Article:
Mount Everest Is Overcrowded. Is Our Selfie-Obsessed Culture Part Of The Problem?

27 May 2019
Culture, Everest
@nimsdai/Project Possible
After a photo of literal human traffic on Mount Everest went viral, questions surrounding our social media use went ablaze

Ask most highly experienced mountaineers or perhaps even your average adventurous hobbyist climbers what their ultimate challenge would be and, yes the cliché likely rings true, they’d probably list one notorious mountain peak: Everest.

Ask an everyday regular person – like, I don’t know, the writer of this piece – whether they’d be interested in scaling Mount Everest, to which the answer would be a definitive no. But to each his/her own.

One can then – more or less – break down people into these categories: skilled climbers, with plenty of experience, and the will to climb Mount Everest. And then those who definitely have no interest in considering the hardship.

But then there seems to be another group of individuals: those who don’t possess the ability and years of mountaineering expertise to summit Mount Everest, but would like to do so – because, why not?

Well, simply put, here’s why not: it’s an extreme endeavour to undertake, not only physically and mentally, but there’s the very real added challenge of an increased chance of actually dying. And this is a fact, not just an irrational fear that say something like camping in your backyard may elicit, but it’s quite literally a matter of life and death.

“You have to qualify to do the Ironman,” Alan Arnette, a prominent Everest chronicler and climber told The New York Times. “But you don’t have to qualify to climb the highest mountain in the world? What’s wrong with this picture?”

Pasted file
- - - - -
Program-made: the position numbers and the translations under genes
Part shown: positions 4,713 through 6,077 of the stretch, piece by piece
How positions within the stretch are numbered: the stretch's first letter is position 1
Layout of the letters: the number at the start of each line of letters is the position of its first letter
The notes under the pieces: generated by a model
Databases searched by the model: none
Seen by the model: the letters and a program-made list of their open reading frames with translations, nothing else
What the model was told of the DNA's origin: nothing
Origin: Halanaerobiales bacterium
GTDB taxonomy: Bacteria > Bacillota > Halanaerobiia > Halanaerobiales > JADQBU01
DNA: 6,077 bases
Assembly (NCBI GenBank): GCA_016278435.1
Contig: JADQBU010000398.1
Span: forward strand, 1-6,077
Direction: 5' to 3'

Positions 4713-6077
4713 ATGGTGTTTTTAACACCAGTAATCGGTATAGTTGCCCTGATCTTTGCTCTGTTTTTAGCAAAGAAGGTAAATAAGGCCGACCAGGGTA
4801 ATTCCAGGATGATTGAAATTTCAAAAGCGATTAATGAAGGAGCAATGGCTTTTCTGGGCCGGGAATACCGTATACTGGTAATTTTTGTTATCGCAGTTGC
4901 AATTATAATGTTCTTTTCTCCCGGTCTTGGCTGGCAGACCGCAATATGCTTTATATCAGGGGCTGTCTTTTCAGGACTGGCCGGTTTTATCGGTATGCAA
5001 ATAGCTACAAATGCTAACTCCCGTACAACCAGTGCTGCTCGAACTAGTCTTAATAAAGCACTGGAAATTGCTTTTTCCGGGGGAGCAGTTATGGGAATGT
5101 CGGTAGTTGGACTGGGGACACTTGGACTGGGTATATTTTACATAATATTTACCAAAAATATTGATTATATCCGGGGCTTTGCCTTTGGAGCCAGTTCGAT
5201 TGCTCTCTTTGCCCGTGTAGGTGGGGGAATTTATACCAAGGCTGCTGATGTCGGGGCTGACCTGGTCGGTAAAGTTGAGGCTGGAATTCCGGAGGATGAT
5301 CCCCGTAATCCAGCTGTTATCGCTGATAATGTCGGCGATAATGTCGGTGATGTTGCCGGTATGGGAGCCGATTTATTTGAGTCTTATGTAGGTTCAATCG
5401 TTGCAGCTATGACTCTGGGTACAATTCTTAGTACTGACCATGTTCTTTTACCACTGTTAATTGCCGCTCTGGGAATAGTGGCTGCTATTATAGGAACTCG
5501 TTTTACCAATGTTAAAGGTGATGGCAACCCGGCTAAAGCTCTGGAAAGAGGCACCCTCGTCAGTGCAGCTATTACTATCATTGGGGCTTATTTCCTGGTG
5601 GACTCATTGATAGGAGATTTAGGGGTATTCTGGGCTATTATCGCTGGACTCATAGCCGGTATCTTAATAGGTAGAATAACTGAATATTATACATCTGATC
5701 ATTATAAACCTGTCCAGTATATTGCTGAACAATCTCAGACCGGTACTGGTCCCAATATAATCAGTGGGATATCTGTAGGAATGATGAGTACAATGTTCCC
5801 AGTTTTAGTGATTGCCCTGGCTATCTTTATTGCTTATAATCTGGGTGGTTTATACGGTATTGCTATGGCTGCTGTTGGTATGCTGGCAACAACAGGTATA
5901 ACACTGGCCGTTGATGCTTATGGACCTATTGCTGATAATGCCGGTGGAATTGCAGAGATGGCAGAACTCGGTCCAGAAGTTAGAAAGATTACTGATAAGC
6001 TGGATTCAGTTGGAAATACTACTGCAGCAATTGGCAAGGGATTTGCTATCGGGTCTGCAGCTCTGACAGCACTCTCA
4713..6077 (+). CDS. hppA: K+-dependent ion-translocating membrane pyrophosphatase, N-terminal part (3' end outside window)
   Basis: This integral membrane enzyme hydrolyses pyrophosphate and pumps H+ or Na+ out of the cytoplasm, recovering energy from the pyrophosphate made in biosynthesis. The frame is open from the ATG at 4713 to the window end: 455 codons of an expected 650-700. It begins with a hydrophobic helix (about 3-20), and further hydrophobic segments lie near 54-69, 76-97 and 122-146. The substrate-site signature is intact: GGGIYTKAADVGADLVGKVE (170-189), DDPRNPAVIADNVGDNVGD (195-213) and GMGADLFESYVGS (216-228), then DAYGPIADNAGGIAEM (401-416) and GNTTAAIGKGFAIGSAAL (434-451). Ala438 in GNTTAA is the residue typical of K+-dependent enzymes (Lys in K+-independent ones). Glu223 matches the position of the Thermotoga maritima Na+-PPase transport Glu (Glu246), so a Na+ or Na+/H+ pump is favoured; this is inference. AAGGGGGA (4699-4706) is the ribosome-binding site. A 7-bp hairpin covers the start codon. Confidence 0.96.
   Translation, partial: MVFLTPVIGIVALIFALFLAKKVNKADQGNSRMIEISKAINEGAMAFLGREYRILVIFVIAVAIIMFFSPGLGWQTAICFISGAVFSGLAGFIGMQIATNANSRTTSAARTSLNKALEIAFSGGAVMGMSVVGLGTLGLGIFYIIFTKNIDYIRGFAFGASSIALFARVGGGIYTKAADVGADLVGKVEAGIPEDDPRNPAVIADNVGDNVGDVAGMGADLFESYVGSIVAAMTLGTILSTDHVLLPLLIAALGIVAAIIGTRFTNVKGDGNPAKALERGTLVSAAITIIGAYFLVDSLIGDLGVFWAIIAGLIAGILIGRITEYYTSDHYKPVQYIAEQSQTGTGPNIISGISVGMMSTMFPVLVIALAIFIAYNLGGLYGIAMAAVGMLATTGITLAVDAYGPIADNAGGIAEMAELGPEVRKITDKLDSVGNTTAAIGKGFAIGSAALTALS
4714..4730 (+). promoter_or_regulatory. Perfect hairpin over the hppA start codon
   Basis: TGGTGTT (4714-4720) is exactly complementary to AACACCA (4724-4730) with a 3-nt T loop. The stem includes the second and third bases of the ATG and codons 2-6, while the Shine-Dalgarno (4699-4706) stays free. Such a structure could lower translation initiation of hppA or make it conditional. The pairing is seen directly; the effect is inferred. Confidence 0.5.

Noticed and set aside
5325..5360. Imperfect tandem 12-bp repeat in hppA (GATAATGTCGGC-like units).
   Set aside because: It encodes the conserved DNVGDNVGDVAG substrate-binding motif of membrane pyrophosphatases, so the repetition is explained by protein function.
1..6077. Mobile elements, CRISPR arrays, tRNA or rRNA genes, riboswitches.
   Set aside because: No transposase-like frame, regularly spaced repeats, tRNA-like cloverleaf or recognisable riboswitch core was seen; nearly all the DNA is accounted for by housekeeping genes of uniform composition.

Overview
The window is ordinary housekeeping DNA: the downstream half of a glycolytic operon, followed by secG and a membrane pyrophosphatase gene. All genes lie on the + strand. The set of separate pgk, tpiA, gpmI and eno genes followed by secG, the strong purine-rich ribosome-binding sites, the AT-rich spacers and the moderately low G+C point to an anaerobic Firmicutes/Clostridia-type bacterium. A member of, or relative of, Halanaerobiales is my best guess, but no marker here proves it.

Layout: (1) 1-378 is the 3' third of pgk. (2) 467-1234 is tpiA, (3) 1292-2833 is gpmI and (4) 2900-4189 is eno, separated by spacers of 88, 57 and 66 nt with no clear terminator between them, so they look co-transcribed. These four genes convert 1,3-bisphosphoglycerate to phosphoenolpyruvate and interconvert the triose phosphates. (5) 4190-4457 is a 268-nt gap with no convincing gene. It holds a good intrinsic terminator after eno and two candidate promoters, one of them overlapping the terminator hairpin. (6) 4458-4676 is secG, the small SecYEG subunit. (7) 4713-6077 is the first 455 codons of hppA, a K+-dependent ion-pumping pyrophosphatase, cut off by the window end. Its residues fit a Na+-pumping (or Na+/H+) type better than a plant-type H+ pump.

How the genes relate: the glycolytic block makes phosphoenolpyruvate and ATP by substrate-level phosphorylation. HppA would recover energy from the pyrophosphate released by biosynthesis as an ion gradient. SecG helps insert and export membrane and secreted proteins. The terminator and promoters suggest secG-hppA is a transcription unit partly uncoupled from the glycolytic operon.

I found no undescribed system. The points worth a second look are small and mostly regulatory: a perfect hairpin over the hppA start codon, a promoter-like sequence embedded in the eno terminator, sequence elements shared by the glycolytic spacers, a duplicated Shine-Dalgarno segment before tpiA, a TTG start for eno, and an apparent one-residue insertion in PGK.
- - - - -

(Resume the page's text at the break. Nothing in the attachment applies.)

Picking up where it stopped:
Over the past week, a large number of outlets began reporting that climbers on Mount Everest were dying in actual human traffic jams, either waiting to summit the peak or even on their descent. This news was further fuelled by a disturbing photograph captured by Nirmal Purja of climbers queuing high atop the mountain range in what looks like the Great Wall of China snaking across a barren landscape.

We wondered: what must it be like, after weeks of strenuous physical climbing, to enter – and now, wait at – what is aptly known as Everest’s “death zone”? And then, only to be greeted at this major milestone – the last stretch of the climb – by people scrambling to take selfies.

“Everest is the tip of the iceberg for this drive for social media recognition,” explains Adrian Hayes, a British mountaineer who has climbed three of the highest peaks, including Everest. “It’s recognition instead of significance. And that’s the difference between internal significance. That internal drive has been over taken by ‘look at me – look what I’ve achieved.’ We’re on this PR drive and we don’t even know it.”

Though accidental death by selfies (or “kilfies” as they’ve officially become known) is not exactly a new phenomenon – not to mention a very crude commentary on our society today – reading this extract from The New York Times, really put things into perspective once again, begging the question whether everyone taking on this momentous challenge are in it for the right reasons:

Climbers were pushing and shoving to take selfies. The flat part of the summit, which [Ed Dohring, a doctor from Arizona climbing Everest] estimated at about the size of two Ping-Pong tables, was packed with 15 or 20 people. To get up there, he had to wait hours in a line, chest to chest, one puffy jacket after the next, on an icy, rocky ridge with a several-thousand foot drop.